Variant Creutzfeldt-Jakob disease (vCJD) has killed a 39 year old woman in the UK and triggered renewed fears that a new surge of mad cow disease is on the way. However, experts are saying there is no need to panic and there is no evidence of a new wave of BSE or mad cow disease.
The news is reported in an article in the 2nd January issue of New Scientist magazine and draws on a study published last month in a December 2007 issue of the Archives of Neurology by Dr Simon Mead of the Prion Unit at University College London, and colleagues.
What makes this case different is that the woman’s genetic make up is different to that of the 160 people who are thought to have died from the disease in the UK.
The 160 people who died of vCJD carried the MM version of a gene that codes for a type of protein known as a prion. Infection by vCJD causes the protein to become misshapen and resistant to break down by enzymes, and it gradually clogs up the brain.
But the woman who recently died carried the VV version of the gene, raising the fear that a new type of vCJD could be emerging.
However Mead said it was too early to say whether this death means there will be a new wave of vCJD cases among other people with the VV version of the gene who may have been exposed to BSE-infected meat. BSE stands for bovine spongiform encephalopathy (“mad cow disease”) and eating BSE infected meat is one way of contracting vCJD.
Mead told BBC News that scientists can’t be sure whether this is actually variant CJD or “simply a case of sporadic CJD”. Also, he said it does not have all the hallmarks of vCJD.
It could be a new type of vCJD, said Mead, that affects only people with the VV version of the prion coding gene, but they would have to see more cases to be sure.
“What we are doing at the moment is asking people to stay alert and look out for other cases,” he said.
Professor Chris Higgins, who chairs the UK government’s Spongiform Encephalopathy Advisory Committee (SEAC), which advises on variant CJD, agreed with Mead and said it could simply be a case of sporadic CJD and people should not panic.
If it is a case of sporadic CJD then this is found in both VV and MM people, said Higgins, and there isn’t enough information to say whether it is one or the other. As he explained to the BBC:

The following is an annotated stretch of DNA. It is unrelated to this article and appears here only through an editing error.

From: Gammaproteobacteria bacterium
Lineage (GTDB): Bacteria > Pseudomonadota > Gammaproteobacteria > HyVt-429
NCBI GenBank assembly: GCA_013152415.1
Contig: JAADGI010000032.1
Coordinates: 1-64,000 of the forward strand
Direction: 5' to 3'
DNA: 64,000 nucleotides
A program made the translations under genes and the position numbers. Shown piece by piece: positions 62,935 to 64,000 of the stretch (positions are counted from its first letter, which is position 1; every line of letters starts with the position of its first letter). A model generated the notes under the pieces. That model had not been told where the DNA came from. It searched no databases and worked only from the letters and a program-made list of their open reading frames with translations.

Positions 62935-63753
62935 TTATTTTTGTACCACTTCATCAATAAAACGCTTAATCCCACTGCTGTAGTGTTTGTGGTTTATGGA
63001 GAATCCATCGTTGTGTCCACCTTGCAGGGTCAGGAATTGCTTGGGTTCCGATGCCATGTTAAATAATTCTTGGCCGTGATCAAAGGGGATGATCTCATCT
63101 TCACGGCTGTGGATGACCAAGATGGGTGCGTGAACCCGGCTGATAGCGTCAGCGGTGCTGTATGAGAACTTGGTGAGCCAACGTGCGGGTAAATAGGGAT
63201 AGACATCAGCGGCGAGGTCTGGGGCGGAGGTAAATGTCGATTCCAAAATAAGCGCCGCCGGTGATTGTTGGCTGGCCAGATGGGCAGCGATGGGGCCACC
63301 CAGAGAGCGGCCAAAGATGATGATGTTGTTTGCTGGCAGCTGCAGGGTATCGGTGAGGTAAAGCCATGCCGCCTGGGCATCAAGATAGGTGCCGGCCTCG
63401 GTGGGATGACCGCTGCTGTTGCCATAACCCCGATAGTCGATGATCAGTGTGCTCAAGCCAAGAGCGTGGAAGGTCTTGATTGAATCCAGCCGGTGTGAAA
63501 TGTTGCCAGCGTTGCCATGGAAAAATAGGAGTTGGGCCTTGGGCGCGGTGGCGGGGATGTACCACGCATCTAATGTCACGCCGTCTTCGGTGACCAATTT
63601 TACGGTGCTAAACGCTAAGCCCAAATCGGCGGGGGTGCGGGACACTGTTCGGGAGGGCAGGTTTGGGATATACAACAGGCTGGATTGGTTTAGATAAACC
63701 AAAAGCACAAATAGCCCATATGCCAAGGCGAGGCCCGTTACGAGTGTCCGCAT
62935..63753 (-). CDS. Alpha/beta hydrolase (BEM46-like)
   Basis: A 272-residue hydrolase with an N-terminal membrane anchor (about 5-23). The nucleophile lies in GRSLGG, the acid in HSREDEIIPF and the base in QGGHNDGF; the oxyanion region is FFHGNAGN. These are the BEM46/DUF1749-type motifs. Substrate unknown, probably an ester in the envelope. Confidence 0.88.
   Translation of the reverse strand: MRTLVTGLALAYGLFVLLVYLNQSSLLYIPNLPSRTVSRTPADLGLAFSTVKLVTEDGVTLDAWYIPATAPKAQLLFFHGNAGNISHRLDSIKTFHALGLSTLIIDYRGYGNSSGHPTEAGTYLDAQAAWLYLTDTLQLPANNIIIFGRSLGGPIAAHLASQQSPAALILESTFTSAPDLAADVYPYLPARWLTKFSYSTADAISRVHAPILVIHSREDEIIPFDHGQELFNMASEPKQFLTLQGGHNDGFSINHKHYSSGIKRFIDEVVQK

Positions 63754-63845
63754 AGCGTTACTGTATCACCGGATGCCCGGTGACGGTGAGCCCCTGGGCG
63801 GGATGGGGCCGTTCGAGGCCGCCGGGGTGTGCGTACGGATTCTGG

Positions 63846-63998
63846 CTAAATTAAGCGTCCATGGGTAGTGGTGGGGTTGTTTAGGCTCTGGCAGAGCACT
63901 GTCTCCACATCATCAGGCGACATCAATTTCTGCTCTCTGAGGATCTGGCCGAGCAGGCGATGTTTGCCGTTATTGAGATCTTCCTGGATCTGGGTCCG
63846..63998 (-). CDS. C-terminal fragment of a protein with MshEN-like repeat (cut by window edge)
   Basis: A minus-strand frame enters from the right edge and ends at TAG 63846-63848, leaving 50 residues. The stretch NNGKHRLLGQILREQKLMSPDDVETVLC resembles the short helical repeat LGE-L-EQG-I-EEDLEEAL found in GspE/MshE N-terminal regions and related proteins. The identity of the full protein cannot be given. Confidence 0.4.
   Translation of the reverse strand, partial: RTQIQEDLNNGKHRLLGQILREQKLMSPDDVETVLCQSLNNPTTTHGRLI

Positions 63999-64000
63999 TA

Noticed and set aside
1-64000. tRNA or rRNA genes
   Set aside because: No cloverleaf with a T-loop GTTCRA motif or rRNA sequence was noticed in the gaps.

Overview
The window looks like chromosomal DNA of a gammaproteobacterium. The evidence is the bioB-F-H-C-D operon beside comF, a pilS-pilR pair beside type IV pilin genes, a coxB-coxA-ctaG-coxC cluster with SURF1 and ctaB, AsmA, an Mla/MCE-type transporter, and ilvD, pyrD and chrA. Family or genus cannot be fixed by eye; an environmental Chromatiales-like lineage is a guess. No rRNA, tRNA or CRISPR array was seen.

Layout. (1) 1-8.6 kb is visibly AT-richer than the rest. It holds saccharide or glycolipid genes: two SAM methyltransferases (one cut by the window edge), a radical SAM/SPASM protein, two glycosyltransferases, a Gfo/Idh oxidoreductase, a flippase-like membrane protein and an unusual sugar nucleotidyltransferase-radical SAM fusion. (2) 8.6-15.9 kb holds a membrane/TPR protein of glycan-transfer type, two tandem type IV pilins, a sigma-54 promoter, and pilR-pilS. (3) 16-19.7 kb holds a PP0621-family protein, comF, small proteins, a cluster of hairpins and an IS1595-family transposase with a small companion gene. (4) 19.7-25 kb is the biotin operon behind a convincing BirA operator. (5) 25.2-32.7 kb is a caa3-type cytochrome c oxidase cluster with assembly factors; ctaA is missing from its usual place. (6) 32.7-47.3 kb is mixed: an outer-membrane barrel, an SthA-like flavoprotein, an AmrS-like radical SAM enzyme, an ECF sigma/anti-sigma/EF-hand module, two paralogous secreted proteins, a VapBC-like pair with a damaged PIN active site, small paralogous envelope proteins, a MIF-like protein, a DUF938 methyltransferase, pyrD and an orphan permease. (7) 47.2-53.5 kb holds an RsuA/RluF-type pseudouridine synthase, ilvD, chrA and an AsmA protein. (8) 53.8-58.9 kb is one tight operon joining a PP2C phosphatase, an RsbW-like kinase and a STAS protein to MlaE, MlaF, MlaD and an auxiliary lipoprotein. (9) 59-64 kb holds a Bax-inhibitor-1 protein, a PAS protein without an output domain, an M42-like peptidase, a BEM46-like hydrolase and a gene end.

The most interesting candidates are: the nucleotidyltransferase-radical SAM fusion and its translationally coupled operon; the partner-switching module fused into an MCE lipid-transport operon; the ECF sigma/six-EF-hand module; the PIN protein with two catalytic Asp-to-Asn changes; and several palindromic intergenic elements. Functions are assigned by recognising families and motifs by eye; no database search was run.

“We know that it is possible to infect VV mice with variant CJD, but it is actually much harder than infecting MM mice, so even if there were to be a rise, it would not a big rise.”
Mead’s study reported that the autopsy on the body of the VV carrying woman found some features of the infected brain area were “atypical of sporadic CJD”. A molecular analysis of the damage-causing prion (called PrPSc as opposed to PrP, the normal form) revealed it was a “novel type … similar to that seen in vCJD”, although it showed at least one distinct difference from that type.
The study concluded that further research was needed to identify the prion strain found in that patient and to investigate its links with BSE. It also pointed out the importance of molecular analysis as a way to investigate prion diseases and particularly the use of a technique called EDTA which helps to distinguish different types of prions according to how their structure is broken down by enzymes (“protease cleavage patterns”).
CJD is a rare and incurable brain disease that affects about 1 in every million people worldwide. There are many different forms transmitted in different ways, and it can also be inherited.
The BSE crisis in the UK in the 1980s and 1990s where over 4 million cattle were slaughtered as a precaution, was followed by the emergence of a new form of CJD known as variant or vCJD in people who had eaten BSE infected meat. The outbreak peaked around 2003, suggesting there was an incubation period of around 10 years or so.
This latest case has opened speculation that for some people there might be a longer incubation period, perhaps because they have a different genetic make up, and there could be a second wave of a new form of CJD on the way.
There appears to be some confusion about the incubation period for CJD, with one study even suggesting it could be as long as 60 years.
“Creutzfeldt-Jakob Disease, Prion Protein Gene Codon 129VV, and a Novel PrPSc Type in a Young British Woman.”
Simon Mead; Susan Joiner; Melanie Desbruslais; Jonathan A. Beck; Michael O’Donoghue; Peter Lantos; Jonathan D. F. Wadsworth; John Collinge.
Arch Neurol 2007 64: 1780-1784.
“Mysterious death reignites vCJD fears.”
New Scientist, 02 January 2008, Magazine issue 2637.
Click here for beginning of New Scientist article (subscription required to read full article).
Sources: BBC News, New Scientist, Archives of Neurology.
Written by: Catharine Paddock